Bronze for Adlington

Plucky swim seals first British medal in the pool

Last Updated: 30/07/12 6:34am

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Adlington: Bronze medal in the 400m freestyle

Adlington: Bronze medal in the 400m freestyle

Rebecca Adlington won bronze from lane eight in the 400m freestyle as Camille Muffat of France took her Olympic title.

Muffat's time of four minutes 01.45 seconds was a new Olympic record while American Allison Schmitt finished second.

However, it was a superb gutsy swim by defending champion Adlington, who only just scraped into the final on Sunday morning.

The 23-year-old came from sixth at halfway to touch in 4mins 03.01secs.

No Briton has ever successfully defended an Olympic swimming title and the morning's heats underlined the magnitude of the task she was facing.

The Mansfield-born swimmer had dominated her own race but two subsequent faster heats threatened to edge her out of the reckoning.

"I didn't expect a medal especially after this morning going in eighth. It was an extremely tough race."
Rebecca Adlington Quotes of the week


She squeezed in but it meant she would be in an outside lane where she would have little idea of what was going on in the central lanes occupied by the fastest qualifiers, Muffat and Schmitt.

Federica Pellegrini, world champion and world record holder, was also in an outside lane after qualifying seventh with the race apparently wide open.

After her heat Adlington said on Twitter: "Just sneaked into tonight's final in 8th place! Not expecting anything tonight, all I can do is my best :-) thank you for all the support x"

However, swimming out of outside lanes, with their psychological and visual disadvantage, is nothing new for the Bill Furniss-coached athlete.

She claimed a silver medal out of lane one behind Pellegrini at last year's World Championships and was third at the previous worlds in Rome three years ago from an outside lane.

The 23-year-old was shocked by her third place after her heat swim although, ever the athlete looking to improve, she was slightly disappointed with her time.


She said: "I didn't expect a medal especially after this morning going in eighth.

"It was an extremely tough race.

"I saw them, they were off, I just couldn't keep with them.

"I am a little disappointed at the time, I did go faster in March, but to be honest I am so happy I managed to sneak that medal.

"I couldn't see them, I don't know where I'm coming but I just put my head down and go and that's what I did and the crowd definitely lifted me to get that bronze medal and I can't wait to share it with them."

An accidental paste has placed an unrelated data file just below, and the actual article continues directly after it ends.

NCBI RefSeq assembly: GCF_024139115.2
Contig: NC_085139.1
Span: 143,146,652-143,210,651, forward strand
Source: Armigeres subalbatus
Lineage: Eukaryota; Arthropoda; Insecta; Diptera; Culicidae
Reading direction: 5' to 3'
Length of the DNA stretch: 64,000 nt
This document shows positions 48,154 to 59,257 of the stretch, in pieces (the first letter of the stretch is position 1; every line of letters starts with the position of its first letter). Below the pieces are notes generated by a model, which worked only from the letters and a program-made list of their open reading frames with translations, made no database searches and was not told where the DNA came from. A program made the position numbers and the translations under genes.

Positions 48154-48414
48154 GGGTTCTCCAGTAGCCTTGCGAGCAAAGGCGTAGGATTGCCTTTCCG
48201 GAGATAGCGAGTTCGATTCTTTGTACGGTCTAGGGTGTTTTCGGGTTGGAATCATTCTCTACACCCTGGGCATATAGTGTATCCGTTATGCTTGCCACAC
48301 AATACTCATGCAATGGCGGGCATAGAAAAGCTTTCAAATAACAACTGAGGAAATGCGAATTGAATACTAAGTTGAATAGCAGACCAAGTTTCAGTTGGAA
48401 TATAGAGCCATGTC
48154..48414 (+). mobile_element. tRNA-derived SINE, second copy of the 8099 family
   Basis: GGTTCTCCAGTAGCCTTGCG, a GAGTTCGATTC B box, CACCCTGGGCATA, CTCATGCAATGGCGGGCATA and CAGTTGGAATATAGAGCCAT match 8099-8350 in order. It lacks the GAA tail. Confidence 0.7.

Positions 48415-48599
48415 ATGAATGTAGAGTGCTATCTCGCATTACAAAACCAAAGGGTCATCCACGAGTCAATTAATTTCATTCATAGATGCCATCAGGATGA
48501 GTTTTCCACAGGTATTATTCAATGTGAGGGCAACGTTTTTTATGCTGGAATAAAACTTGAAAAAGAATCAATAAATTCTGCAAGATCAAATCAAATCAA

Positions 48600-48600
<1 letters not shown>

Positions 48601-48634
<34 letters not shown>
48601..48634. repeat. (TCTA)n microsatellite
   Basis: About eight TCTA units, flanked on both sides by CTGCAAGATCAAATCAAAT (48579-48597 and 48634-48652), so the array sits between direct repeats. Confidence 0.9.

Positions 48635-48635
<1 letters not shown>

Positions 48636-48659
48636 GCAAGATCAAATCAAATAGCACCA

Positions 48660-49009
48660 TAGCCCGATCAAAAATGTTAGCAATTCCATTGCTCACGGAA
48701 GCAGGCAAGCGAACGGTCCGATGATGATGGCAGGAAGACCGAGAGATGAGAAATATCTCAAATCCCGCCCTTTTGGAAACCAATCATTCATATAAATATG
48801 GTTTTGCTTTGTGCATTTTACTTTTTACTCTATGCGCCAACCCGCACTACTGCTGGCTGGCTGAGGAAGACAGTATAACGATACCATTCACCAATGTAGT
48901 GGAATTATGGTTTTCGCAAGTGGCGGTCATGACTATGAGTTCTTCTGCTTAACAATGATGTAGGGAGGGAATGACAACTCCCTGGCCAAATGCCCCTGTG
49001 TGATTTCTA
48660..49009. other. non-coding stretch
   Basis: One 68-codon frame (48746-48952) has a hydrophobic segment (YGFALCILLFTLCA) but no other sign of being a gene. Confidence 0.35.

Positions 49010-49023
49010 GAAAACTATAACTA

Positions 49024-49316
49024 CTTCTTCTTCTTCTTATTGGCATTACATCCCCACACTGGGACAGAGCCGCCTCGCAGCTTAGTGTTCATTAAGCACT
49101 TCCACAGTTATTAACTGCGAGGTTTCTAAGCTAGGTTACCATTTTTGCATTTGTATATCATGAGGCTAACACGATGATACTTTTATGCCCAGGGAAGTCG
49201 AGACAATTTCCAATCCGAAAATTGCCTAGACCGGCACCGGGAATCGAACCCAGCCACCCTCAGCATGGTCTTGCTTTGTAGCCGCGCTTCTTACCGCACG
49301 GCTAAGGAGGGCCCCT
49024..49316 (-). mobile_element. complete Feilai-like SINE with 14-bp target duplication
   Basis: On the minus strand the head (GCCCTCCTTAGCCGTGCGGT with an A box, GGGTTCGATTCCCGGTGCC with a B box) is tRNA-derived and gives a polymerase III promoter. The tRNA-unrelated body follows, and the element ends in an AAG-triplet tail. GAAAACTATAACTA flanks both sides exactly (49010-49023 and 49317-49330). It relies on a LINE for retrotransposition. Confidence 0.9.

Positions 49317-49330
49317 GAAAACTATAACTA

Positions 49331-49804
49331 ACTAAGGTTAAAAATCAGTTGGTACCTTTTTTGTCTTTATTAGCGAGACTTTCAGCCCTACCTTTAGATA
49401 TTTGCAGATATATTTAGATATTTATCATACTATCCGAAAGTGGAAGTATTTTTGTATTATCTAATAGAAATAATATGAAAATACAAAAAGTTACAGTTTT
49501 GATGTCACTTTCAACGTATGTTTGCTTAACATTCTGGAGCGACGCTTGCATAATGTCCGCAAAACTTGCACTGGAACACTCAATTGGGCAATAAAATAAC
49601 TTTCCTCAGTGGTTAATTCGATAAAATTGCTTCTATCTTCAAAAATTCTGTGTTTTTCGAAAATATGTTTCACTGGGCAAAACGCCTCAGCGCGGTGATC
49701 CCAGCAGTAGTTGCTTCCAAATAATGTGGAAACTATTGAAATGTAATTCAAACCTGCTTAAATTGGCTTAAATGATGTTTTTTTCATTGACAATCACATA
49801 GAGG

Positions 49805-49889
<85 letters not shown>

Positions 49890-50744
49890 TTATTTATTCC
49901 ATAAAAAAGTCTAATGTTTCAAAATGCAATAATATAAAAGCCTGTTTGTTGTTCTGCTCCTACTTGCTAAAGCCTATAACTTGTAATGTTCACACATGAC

Of Muffat and Schmitt, she added: "They have been so good on the 400 all season and I know after being in there the 800 is going to be a battle and hard work.

"But I am pleased with that swim, it's nice to get the first one out of the way.

"It's nice that I have medalled on home ground, another Olympic medal is just unbelievable, there is not an ounce of disappointment in me.

"I gave it my absolute all and I am so, so pleased to come away with a medal.

"I heard the crowd, I just put my head down and went and once I got out it was unbelievable.

"That's what being on home soil is all about, no matter where you come the crowd has that reaction.

"I know a lot of people may have expected me to get the gold tonight but the fact I still get that support when I get bronze which I am over the moon with, some people would be like she only got a bronze, but swimming is one of the hardest sports to medal at in the Games.

"On day two we have seen how hard it is so I am so, so pleased with that."


Meanwhile, Gemma Spofforth, Liam Tancock and Robbie Renwick all booked places in their respective finals on Monday night.

Spofforth, fourth in the 100m backstroke by a fingernail in Beijing, qualified sixth in 59.70 although Georgia Davies was 15th.

World record holder Spofforth said: "Really happy. It's been a spectacular journey for me the last four years with a lot of ups and downs.

"All the kids I teach have given me a lot of inspiration and it's such a huge honour to represent my country.

"This morning I had a lot of things I could have corrected and I was probably overthinking the race."

The Shoreham-born swimmer trains alongside America's 400m individual medley champion Ryan Lochte in Florida and said of him: "He is such an amazing person and has such a passion, he would be an inspiration without the swimming.

"There are about 20 Florida Gators here and it's great to have so much support with them and the British crowd. It really lifts me up."

She also heaped praise on team-mate Adlington, saying: "I am so happy for Becky. She is such an inspiration, two golds four years ago and I think she has more to come in the 800m."

Tancock, third into the men's 100m backstroke final in 53.25, also spoke of Adlington.

"Fantastic - I was in the call-room with Abba music on and heard the almighty cheer through some noise-cancelling headphones seeing Becky absolutely smashing it.

"We had a silver in the cycling earlier today - it's really got me inspired and up for it. It's what we need."

Renwick reached his second 200m freestyle final, four years after finishing eighth.

The City of Glasgow swimmer was equal sixth in the semi-finals in 1:46.65 with Sun Yang fastest through as he looks for his second Olympic title after his triumph in the 400m last night.

Renwick said: "Absolutely fantastic, an Olympic final that's what it's all about. And once you get in the final anything can happen. I feel like I have a lot left."

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